# ln(x): calculation and implementation in different programming languages

**The natural logarithm** of a number is that number’s logarithm to the base of e (a mathematical constant). Shown as a mathematical statement:

To show this better, we could also use:

Now, we go back to our first problem: “How to calculate ln(x)?”

For the first step, we are going to find the Maclaurin’s series in order to find our Answer:

So if -1**≤t≤1:**

And for the final step:

We can also show this equation by:

In order to calculate ln(x) itself, we use a simple trick: setting the value of (x) to (t-1):

As conclusion:

But if you remember, we said that this equation only works if **-1≤x≤1.**

So how can we rewrite this formula to calculate ln(x), for x ∈ ℝ?

But first, let’s look into some basic rules of natural logarithm:

Now back to our own problem, we can show each number as a **scientific notation**. Shown as a mathematical expression:

For example:

Now, let’s modify this scientific notation:

Since -10<a<10, then -1<0.1a<1. As said before, our ln(x) equation worked only if -1≤x≤1. Then:

since 10 isn’t less than 1:

One quick look at what we got:

Now let’s calculate each part with the expression we had before:

Concluding:

Now that we have the final equation, let’s get into implementing it in Node.js and Python 3.8.

# Implementation in Python 3.8

Implementation of the *ln* function in Python is shown below. First we convert x to its scientific notation, then we do the rest of calculations. Note that since we can’t calculate this to infinity, we have to end our calculations at some point; So we set our limit to *endOfCalc*. Obviously, the larger *endOfCalc *is, the more accurate our result will be. For example, I set *endOfCalc* to 370 because it still runs smoothly and gives us the result with the accuracy of 10 digits after the decimal point (at most). Take a look:

`endOfCalc = 370`

def ln(x):

scientific_notation = "{:.12e}".format(x)

scientific_notation = scientific_notation.replace('+','')

a, b = map(float, scientific_notation.split('e'))

output = 0

for i in range(1,endOfCalc):

output += (((a/10)-1)**i)*((-1)**(i+1))/i

output -= (b+1)*((-0.9)**i)*((-1)**(i+1))/i

return round(output,10)

Now to test it, we add *ln(e)* (e is approximately equal to 2.718281828459) to the program:

`print(ln(2.718281828459))`

When you run it, you’ll get 1.0; Means that everything worked out just fine.

A wise thing to do in order to reduce the execution time, is to pre-calculate *ln(0.1)*, which is approximately equal to -2.30258509299. So the final code is:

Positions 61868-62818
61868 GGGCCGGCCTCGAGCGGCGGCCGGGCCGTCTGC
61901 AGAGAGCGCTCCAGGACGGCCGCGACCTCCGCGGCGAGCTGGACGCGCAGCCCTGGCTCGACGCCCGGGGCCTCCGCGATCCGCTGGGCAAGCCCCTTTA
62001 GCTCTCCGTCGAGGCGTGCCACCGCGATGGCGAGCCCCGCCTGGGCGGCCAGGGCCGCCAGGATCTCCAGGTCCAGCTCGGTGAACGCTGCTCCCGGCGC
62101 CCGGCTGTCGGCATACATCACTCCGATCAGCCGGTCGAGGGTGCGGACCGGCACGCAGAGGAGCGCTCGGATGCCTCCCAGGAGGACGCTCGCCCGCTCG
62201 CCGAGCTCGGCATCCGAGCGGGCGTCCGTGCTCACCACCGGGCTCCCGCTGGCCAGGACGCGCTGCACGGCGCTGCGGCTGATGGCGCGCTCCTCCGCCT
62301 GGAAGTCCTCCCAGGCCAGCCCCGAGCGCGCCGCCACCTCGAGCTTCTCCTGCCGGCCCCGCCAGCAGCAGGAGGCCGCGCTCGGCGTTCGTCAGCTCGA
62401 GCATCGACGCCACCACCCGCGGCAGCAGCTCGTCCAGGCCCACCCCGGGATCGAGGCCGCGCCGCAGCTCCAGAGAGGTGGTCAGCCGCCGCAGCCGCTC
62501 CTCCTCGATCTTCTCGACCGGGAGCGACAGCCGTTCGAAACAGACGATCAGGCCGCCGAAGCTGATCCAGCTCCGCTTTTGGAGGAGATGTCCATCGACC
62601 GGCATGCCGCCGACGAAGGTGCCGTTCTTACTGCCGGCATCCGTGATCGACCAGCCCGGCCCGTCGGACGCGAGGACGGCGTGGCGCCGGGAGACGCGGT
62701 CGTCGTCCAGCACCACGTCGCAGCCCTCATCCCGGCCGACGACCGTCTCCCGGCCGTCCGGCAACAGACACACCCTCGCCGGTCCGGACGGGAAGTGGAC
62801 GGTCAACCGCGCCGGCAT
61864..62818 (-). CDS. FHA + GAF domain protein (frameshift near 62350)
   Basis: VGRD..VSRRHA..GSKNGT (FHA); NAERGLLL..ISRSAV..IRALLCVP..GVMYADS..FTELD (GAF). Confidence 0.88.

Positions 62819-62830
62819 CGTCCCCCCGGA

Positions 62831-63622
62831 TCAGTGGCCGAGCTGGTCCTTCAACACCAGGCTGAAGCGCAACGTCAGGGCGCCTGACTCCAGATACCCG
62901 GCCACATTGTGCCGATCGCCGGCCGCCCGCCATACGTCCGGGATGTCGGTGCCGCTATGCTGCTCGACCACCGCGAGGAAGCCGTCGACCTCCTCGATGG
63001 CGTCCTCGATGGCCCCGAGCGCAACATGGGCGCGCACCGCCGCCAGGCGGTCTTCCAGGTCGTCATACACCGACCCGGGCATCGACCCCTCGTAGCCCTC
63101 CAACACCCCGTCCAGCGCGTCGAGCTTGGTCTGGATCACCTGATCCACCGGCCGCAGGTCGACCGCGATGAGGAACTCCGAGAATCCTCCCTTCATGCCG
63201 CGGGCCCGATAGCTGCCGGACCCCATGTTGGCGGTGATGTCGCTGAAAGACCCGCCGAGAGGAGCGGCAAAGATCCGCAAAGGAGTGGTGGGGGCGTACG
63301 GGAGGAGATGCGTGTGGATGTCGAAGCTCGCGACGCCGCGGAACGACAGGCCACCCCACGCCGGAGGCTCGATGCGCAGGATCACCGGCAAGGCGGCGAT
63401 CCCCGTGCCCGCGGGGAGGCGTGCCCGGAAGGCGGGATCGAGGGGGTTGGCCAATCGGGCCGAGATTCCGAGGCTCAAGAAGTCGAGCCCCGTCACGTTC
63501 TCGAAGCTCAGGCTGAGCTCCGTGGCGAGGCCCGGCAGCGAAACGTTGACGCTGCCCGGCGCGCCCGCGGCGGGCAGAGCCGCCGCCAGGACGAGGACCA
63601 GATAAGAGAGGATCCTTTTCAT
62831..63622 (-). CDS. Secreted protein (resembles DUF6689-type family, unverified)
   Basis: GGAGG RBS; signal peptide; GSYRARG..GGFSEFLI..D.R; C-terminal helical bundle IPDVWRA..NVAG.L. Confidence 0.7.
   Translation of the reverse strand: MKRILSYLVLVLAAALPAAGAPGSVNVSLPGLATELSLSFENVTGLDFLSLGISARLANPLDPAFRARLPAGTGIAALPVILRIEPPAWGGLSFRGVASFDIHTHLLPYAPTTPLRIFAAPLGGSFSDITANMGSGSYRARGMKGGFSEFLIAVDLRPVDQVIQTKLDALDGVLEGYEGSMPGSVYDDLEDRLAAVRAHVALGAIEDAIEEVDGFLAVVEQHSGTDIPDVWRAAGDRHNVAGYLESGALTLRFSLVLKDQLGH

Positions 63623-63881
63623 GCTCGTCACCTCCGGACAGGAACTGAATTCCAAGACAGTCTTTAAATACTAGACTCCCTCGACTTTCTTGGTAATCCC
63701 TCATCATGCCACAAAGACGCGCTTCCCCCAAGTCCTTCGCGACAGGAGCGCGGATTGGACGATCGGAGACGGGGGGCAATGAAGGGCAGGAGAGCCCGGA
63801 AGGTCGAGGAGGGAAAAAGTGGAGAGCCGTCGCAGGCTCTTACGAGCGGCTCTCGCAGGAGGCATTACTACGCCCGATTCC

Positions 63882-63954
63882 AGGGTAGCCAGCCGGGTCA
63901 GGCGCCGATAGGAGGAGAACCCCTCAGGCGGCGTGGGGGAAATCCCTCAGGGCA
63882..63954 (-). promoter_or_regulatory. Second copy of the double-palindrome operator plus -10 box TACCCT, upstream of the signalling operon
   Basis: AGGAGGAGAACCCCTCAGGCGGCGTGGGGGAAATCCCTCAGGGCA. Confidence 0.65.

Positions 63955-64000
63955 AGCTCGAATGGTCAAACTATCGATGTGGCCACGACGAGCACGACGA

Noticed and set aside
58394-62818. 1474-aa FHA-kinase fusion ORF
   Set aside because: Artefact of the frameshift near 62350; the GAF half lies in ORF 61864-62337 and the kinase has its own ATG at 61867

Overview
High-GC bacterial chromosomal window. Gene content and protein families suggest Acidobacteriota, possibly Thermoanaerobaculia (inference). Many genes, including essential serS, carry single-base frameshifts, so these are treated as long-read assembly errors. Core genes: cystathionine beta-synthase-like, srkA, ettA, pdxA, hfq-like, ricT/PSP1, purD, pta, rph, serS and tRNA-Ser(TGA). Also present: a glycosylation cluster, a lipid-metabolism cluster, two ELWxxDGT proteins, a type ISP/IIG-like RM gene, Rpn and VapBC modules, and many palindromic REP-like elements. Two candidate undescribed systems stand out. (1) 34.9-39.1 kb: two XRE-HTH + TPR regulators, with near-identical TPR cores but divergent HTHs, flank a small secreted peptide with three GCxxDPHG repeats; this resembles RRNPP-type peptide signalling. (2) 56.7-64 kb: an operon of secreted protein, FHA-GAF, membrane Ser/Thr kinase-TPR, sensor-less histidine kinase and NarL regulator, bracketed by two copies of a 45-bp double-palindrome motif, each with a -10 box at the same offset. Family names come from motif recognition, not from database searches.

`endOfCalc = 370`

ln0_1 = -2.30258509299;

def ln(x):

scientific_notation = "{:.12e}".format(x)

scientific_notation = scientific_notation.replace('+','')

a, b = map(float, scientific_notation.split('e'))

output = 0

for i in range(1,endOfCalc):

output += (((a/10)-1)**i)*((-1)**(i+1))/i

return round(output-(b+1)*ln0_1,10)

Again, you can test it with the method explained before.

# Implementation in Node.js

Implementation of the *ln* function in Node.js is shown below. First we convert x to its scientific notation, then we do the rest of calculations. Note that since we can’t calculate this to infinity, we have to end our calculations at some point; So we set our limit to *endOfCalc*. Obviously, the larger *endOfCalc *is, the more accurate our result will be. For example, I set *endOfCalc* to 370 because it still runs smoothly and gives us the result with the accuracy of 10 digits after the decimal point. Take a look:

`endOfCalc = 370;`

function ln(x){

x = x.toExponential();

x = x .replace('+','');

let listed = x.split("e");

a = *Number*(listed[0]);b = *Number*(listed[1]);

output = 0;

for(i = 1;i < endOfCalc;i++){

output += (((a/10)-1)**i)*((-1)**(i+1))/i;

output -= (b+1)*((-0.9)**i)*((-1)**(i+1))/i;

}

return (output).toFixed((10));

}

Now to test it, we add *ln(e)* (e is approximately equal to 2.718281828459) to the program:

*console*.log(ln(2.718281828459))

When you run it, you’ll get 1.0000000000; Means that everything worked out just fine.

A wise thing to do in order to reduce the execution time, is to pre-calculate *ln(0.1)*, which is approximately equal to -2.30258509299. So the final code is:

`endOfCalc = 370;`

*ln0_1 *= -2.30258509299;

function ln(x){

x = x.toExponential();

x = x .replace('+','');

let listed = x.split("e");

a = *Number*(listed[0]);b = *Number*(listed[1]);

output = 0;

for(i = 1;i < endOfCalc;i++){

output+=(((a/10)-1)**i)*((-1)**(i+1))/i;

}

return (output-(b+1)*ln0_1).toFixed((10));

}

Again, you can test it with the method explained before.